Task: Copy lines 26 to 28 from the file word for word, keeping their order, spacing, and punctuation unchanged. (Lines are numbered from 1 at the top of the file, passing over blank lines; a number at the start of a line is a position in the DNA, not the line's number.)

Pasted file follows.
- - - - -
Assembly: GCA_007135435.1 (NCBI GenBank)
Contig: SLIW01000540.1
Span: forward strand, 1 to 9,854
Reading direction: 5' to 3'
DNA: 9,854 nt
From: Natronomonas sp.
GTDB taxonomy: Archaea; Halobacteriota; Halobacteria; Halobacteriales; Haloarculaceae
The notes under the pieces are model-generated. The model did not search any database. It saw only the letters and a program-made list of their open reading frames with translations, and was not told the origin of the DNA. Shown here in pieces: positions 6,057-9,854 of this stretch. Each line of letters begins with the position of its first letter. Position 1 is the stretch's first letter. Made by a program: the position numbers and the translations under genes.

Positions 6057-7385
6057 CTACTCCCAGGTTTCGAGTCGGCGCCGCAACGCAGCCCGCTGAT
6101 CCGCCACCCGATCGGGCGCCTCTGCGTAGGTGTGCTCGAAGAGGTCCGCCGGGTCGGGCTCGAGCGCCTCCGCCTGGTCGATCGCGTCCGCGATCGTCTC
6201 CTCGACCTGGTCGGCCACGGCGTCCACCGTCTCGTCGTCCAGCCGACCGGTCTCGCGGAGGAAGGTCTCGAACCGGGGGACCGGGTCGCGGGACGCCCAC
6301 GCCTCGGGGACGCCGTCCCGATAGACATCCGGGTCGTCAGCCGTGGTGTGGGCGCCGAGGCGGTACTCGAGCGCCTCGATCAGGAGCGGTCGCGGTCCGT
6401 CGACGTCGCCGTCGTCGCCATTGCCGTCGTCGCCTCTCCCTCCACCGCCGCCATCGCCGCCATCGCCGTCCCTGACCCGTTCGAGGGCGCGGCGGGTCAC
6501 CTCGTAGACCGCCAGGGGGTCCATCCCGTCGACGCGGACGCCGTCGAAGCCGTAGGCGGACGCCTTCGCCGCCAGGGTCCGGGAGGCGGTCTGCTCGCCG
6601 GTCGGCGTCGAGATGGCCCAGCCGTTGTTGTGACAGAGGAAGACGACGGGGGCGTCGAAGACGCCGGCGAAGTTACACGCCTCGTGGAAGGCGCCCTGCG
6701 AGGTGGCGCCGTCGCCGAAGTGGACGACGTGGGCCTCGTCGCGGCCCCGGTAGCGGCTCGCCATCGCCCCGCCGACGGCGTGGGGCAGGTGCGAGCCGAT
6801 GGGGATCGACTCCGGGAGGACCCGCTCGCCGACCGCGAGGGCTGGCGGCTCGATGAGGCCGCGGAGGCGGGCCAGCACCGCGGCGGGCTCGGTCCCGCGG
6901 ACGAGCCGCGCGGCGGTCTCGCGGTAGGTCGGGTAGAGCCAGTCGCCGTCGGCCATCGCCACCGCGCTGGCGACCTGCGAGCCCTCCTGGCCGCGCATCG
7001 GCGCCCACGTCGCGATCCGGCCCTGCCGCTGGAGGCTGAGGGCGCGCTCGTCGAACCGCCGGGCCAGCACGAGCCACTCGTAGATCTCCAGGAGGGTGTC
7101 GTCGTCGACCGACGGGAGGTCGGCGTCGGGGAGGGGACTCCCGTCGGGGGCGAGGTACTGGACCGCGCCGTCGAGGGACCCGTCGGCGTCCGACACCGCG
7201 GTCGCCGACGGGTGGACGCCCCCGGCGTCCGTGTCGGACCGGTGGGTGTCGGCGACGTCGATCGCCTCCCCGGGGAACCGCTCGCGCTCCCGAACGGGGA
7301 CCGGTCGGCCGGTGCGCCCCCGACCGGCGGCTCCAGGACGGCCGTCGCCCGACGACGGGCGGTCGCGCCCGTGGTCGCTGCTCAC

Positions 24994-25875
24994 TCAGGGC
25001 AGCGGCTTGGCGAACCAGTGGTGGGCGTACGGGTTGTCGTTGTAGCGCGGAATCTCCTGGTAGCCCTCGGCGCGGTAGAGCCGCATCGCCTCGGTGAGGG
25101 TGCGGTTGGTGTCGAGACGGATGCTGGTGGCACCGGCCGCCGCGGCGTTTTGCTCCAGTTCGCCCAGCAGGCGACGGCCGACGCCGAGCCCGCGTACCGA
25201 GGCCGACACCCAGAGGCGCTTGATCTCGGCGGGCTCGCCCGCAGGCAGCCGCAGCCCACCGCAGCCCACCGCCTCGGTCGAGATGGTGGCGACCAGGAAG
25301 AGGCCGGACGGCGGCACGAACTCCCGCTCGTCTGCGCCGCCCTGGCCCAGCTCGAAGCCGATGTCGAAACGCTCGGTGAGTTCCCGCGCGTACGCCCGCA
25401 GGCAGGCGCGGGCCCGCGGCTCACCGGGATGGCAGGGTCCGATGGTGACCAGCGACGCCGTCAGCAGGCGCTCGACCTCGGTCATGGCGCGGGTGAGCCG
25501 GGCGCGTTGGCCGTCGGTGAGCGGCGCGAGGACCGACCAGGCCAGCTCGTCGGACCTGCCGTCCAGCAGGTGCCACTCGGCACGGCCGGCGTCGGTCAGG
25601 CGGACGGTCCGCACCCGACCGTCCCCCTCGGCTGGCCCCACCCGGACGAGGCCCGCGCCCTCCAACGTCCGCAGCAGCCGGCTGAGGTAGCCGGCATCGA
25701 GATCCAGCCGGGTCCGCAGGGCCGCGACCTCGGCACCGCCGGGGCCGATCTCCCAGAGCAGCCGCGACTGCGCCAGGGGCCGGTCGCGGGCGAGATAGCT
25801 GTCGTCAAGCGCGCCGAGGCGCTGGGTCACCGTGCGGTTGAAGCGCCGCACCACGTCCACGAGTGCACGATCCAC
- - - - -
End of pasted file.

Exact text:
25001 AGCGGCTTGGCGAACCAGTGGTGGGCGTACGGGTTGTCGTTGTAGCGCGGAATCTCCTGGTAGCCCTCGGCGCGGTAGAGCCGCATCGCCTCGGTGAGGG
25101 TGCGGTTGGTGTCGAGACGGATGCTGGTGGCACCGGCCGCCGCGGCGTTTTGCTCCAGTTCGCCCAGCAGGCGACGGCCGACGCCGAGCCCGCGTACCGA
25201 GGCCGACACCCAGAGGCGCTTGATCTCGGCGGGCTCGCCCGCAGGCAGCCGCAGCCCACCGCAGCCCACCGCCTCGGTCGAGATGGTGGCGACCAGGAAG